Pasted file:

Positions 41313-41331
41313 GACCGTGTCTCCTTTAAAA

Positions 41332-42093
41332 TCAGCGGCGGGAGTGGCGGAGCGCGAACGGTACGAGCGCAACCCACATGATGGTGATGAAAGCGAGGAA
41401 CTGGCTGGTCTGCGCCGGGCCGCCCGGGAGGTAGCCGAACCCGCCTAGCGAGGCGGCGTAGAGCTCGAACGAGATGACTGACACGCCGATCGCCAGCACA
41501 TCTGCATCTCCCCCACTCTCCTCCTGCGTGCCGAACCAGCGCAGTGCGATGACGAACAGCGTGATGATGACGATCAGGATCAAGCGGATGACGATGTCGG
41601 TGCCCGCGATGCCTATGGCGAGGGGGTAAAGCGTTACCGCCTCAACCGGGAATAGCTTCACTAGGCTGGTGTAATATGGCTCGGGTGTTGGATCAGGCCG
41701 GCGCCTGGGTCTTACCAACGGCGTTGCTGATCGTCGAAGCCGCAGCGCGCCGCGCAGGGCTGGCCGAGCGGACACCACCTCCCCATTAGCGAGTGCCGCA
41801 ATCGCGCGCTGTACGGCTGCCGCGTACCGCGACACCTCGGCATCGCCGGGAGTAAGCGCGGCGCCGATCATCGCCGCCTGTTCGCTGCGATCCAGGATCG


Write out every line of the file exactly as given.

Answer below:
Positions 41313-41331
41313 GACCGTGTCTCCTTTAAAA

Positions 41332-42093
41332 TCAGCGGCGGGAGTGGCGGAGCGCGAACGGTACGAGCGCAACCCACATGATGGTGATGAAAGCGAGGAA
41401 CTGGCTGGTCTGCGCCGGGCCGCCCGGGAGGTAGCCGAACCCGCCTAGCGAGGCGGCGTAGAGCTCGAACGAGATGACTGACACGCCGATCGCCAGCACA
41501 TCTGCATCTCCCCCACTCTCCTCCTGCGTGCCGAACCAGCGCAGTGCGATGACGAACAGCGTGATGATGACGATCAGGATCAAGCGGATGACGATGTCGG
41601 TGCCCGCGATGCCTATGGCGAGGGGGTAAAGCGTTACCGCCTCAACCGGGAATAGCTTCACTAGGCTGGTGTAATATGGCTCGGGTGTTGGATCAGGCCG
41701 GCGCCTGGGTCTTACCAACGGCGTTGCTGATCGTCGAAGCCGCAGCGCGCCGCGCAGGGCTGGCCGAGCGGACACCACCTCCCCATTAGCGAGTGCCGCA
41801 ATCGCGCGCTGTACGGCTGCCGCGTACCGCGACACCTCGGCATCGCCGGGAGTAAGCGCGGCGCCGATCATCGCCGCCTGTTCGCTGCGATCCAGGATCG